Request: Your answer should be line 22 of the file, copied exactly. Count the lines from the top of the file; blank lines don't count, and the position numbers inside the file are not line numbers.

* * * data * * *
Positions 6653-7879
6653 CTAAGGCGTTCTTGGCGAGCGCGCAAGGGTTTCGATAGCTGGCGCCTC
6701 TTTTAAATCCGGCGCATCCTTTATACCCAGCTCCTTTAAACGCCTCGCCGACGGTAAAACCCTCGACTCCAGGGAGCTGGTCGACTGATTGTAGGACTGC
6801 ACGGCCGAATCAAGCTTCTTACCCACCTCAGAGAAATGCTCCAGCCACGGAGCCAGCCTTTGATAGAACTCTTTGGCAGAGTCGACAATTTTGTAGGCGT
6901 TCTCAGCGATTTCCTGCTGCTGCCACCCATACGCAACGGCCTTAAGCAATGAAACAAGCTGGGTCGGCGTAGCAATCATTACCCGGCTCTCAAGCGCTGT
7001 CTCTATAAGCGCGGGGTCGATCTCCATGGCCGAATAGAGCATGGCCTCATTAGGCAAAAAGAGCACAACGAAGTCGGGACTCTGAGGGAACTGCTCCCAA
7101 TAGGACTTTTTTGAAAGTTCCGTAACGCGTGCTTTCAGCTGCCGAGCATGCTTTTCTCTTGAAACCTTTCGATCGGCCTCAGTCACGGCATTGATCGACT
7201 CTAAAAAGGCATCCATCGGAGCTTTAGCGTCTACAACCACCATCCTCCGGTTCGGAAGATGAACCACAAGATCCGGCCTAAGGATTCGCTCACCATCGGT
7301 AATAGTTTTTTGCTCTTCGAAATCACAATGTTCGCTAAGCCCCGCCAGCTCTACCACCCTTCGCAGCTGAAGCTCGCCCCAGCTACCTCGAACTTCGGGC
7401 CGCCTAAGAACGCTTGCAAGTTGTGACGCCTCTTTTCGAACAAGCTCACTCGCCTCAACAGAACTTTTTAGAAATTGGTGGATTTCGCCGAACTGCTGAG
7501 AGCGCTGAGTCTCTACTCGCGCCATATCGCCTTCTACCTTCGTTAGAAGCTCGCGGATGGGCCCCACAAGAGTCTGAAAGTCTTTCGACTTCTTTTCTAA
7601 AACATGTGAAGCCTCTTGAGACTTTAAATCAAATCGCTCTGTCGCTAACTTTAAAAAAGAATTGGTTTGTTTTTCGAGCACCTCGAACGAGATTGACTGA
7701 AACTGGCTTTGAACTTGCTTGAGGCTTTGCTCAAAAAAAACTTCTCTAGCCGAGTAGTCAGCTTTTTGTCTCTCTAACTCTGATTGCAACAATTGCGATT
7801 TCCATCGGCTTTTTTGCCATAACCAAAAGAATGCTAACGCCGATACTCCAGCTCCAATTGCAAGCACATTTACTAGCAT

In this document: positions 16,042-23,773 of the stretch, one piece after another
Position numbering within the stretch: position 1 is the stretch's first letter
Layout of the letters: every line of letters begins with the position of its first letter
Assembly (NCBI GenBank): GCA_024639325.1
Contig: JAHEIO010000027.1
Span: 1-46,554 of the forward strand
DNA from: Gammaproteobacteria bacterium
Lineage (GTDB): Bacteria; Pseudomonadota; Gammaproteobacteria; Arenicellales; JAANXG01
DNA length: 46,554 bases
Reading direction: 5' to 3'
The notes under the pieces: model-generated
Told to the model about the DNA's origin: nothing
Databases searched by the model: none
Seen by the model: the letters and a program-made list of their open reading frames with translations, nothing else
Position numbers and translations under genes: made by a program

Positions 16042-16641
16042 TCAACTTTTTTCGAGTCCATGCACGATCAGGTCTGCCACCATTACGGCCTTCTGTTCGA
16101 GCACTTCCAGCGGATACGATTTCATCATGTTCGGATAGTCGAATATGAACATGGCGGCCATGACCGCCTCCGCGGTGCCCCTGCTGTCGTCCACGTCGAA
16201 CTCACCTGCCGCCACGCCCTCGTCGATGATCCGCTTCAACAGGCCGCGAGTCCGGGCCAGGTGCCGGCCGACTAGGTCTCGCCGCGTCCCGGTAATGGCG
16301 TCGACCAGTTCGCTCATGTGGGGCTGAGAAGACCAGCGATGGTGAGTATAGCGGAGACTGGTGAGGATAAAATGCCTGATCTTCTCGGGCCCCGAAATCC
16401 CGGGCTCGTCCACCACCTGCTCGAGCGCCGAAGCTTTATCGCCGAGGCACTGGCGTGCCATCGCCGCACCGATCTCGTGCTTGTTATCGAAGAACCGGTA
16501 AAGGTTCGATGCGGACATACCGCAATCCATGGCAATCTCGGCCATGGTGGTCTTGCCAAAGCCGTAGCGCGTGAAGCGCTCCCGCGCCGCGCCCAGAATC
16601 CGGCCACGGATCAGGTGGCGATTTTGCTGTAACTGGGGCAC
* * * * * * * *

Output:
Lineage (GTDB): Bacteria; Pseudomonadota; Gammaproteobacteria; Arenicellales; JAANXG01